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Remember the nursery rhyme- Good Night, Sleep Tight, and Don’t Let the Bed Bugs Bite? No longer is this just a nursery rhyme. Bedbugs are considered to be public health pests by the Center for Disease Control (CDC), the Environmental Protection Agency (EPA) and the US Department of Agriculture (USDA). Recent complaints about bed bugs are increasing and have prompted a joint statement on bed bug control by the CDC and the EPA.
The common bed bug (Cimex Lectularius) is a parasite with a preference for feeding on humans. Bed bugs are straw-colored, flat, oval-shaped, and wingless. Adult bed bugs are ¼ to 3/8 inches long, but become bloated and dark red after feeding. They feed for about three to five minutes at night while the host sleeps. After feeding, they crawl to a sheltered crevice where they’ll remain for several days while digesting the meal. They can survive for weeks to months without feeding. The typical life span is 10 months.
Bed bugs tend to bite all over the body, especially on the areas that are more exposed while we sleep (such as arms, hands, neck and face). A small, hard swollen, white welt may develop at the site of each bite. The bite is accompanied by severe itching that lasts for several hours to days. Scratching may cause the welts to become infected. Sometimes their bites are mistaken for flea or mosquito bites. Although these bites are irritating, bedbugs are not known to transmit diseases.
Bedbugs usually come out at night or in darkened areas. During the day they prefer to hide close to where people sleep. They can hide in a variety of places including around the bed, near the piping, seams, and tags of the mattresses and box springs and in cracks on the bed frame and head board. Bedbugs often crawl upward to hide in pictures, wall hangings, drapery, pleats, loosened wallpaper, cracks in plaster and ceiling moldings.
They can be transported from infested areas to non-infested areas on clothing, furniture, luggage, and bedding, so if bedbugs are suspected thoroughly examine the room and/or items. Use a flashlight to look behind and underneath furniture and woodwork. Look under all items that are attached to the wall. Check seams, creases, tufts, and folds of mattresses and box springs. Inspect new and used furniture before bringing it inside. Look in narrow spaces, under folds of cloth and cushions.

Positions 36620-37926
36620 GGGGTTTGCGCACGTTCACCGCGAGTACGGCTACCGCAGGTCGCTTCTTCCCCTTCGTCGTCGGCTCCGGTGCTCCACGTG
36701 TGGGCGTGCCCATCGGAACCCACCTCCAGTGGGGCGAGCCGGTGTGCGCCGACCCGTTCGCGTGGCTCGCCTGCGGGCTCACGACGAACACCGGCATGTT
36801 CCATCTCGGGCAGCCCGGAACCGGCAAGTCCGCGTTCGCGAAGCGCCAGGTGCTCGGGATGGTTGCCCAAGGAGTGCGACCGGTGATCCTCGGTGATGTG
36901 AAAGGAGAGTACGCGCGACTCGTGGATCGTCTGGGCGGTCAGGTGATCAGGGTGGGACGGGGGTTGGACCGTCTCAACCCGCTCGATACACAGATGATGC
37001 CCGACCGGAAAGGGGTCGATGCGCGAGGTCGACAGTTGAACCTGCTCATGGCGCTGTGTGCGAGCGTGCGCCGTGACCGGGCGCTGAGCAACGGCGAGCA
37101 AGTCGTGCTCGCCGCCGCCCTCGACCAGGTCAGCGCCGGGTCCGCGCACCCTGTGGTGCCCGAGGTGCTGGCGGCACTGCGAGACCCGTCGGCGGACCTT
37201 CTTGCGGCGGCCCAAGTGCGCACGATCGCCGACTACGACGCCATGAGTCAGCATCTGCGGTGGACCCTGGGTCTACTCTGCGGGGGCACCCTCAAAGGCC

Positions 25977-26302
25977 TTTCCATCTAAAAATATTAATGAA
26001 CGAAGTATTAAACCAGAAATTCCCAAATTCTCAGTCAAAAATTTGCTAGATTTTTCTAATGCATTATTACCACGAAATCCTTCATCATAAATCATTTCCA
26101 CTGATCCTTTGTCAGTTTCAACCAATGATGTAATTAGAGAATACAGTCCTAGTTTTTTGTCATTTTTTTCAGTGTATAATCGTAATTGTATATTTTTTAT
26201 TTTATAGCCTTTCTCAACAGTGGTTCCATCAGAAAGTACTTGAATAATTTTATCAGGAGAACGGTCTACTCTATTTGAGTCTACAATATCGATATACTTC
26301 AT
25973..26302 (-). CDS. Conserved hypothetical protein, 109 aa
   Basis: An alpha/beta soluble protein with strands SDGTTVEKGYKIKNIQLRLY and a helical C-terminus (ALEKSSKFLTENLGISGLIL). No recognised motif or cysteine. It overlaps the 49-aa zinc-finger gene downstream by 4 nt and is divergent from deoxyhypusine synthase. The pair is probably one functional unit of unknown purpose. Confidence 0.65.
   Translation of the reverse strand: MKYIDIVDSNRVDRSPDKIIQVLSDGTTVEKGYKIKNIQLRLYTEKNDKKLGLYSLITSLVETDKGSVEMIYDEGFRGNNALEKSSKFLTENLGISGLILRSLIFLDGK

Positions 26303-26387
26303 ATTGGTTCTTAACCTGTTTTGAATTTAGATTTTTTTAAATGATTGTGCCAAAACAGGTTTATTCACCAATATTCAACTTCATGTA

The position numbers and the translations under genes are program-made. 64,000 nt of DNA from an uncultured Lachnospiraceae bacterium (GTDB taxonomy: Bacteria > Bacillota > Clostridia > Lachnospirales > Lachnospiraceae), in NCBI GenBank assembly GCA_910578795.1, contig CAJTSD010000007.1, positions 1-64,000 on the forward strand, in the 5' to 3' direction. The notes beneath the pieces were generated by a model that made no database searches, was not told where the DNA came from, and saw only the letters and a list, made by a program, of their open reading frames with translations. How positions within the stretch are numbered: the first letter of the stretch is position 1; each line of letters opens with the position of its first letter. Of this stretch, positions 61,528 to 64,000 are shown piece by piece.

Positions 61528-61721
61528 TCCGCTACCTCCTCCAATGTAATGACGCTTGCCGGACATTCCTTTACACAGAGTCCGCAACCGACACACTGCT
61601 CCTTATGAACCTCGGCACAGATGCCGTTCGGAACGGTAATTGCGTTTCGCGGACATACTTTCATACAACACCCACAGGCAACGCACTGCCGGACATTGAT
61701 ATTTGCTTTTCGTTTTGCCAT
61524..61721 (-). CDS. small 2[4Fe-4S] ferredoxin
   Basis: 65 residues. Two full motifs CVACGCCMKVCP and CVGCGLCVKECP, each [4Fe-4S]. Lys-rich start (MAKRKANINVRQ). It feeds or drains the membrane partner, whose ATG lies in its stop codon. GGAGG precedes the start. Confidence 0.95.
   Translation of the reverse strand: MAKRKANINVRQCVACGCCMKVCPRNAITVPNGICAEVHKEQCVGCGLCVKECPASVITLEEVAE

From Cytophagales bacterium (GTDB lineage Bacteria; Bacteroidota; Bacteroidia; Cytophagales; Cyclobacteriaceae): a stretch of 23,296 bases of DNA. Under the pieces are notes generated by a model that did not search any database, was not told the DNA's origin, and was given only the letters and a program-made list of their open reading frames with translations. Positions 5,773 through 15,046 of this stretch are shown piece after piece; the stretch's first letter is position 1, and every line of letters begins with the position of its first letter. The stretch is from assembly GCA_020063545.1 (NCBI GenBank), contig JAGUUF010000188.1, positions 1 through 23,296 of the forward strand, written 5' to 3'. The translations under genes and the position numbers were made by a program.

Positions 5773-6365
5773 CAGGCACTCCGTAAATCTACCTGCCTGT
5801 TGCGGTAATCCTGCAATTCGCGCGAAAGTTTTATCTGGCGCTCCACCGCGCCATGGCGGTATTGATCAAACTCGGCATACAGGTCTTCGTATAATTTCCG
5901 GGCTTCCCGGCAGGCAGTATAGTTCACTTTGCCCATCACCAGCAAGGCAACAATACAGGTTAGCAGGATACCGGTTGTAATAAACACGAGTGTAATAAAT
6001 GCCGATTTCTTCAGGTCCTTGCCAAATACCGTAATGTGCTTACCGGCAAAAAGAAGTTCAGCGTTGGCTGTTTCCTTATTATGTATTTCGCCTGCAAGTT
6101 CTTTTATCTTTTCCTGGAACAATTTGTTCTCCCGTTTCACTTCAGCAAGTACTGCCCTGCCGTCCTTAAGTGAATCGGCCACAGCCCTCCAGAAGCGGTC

Bedbugs can be difficult to get rid of and challenging to control because they hide so well, but there are some measures that can be taken. In general, it is a good idea to consult a qualified pest management professional or licensed pest controller, especially for large infestations; however, non-chemical approaches can also be taken for smaller bedbug concerns.
The use of hot air can kill bedbugs with the heat generated. Wash clothes and bed linens in hot water and dry on high temperatures to kill bedbugs. Infested items that are too large for a washer or dryer can be wrapped up in black plastic and placed directly in the sun (113 degrees for 1 hour). Delicate materials can also be placed into the freezer (0 degrees for four days). EPA reports that the higher or the cooler the temperature, the less time needed to kill bedbugs.
Although vacuuming will not get rid of bed bugs, a good vacuum job may remove particles from cracks and crevices to encourage greater insecticide penetration. You can vacuum furniture, bed frame, floor, baseboards, etc. Be sure to discard bag in a sealed plastic bag when finished.
Use encasements on mattresses, box springs and pillows to help detect infestations and eliminate hiding spots. Make your bed an island- this involves moving your bed from the wall and making sure that linen/bedding doesn’t touch the floor. You should also seal crevices that might serve as hiding spots for bed bugs.
Dr. Michael Potter, Professor and Urban Entomologist, states that while the aforementioned efforts are helpful, insecticides are important for bed bug elimination. Bed bugs are treated using a variety of low-odor sprays, dusts, and aerosols. Baits designed to control for ants and cockroaches are ineffective. Application entails treating all areas where the bugs are discovered or tend to crawl and hide. This may take several hours of effort and follow up visits are usually required.
There may be some items that may need to be discarded if the infestation is extensive and/or if preventive measures aren’t working. When infested items are discarded, be sure to bag or wrap them to prevent dislodgement of bugs en route to the dumpster.
Common Bed bug Myths (Environmental Protection Agency):
• You can’t see a bed bug.
You should be able to see an adult bed bug, nymphs (metamorphosis stage) and eggs with your naked eye.
• Bed bugs live in dirty places.
Bed bugs are not attracted to dirt and grime; they are attracted to warmth, blood and carbon dioxide. However, clutter offers more hiding spots.
• Bed bugs transmit diseases.
There are no cases that indicate bed bugs pass diseases from one host to another. Lab tests have shown that it is unlikely that the insect is capable of infecting its host.
• Bed bugs won’t come out is the room is brightly lit.
While bed bugs prefer darkness, keeping the light on at night won’t deter these pests from biting you.
Pesticide applications alone will easily eliminate bed bug infestations
Bed bug control can only be maintained through a comprehensive treatment strategy that incorporates a variety of techniques and vigilant monitoring. Proper use of pesticides may be one component of the strategy, but will not eliminate bed bugs alone. In addition, bed bug populations in different geographic areas of the country have developed resistance to many pesticidal modes of action. If you’re dealing with a resistant population, some products and application methods may only serve to make the problem worse.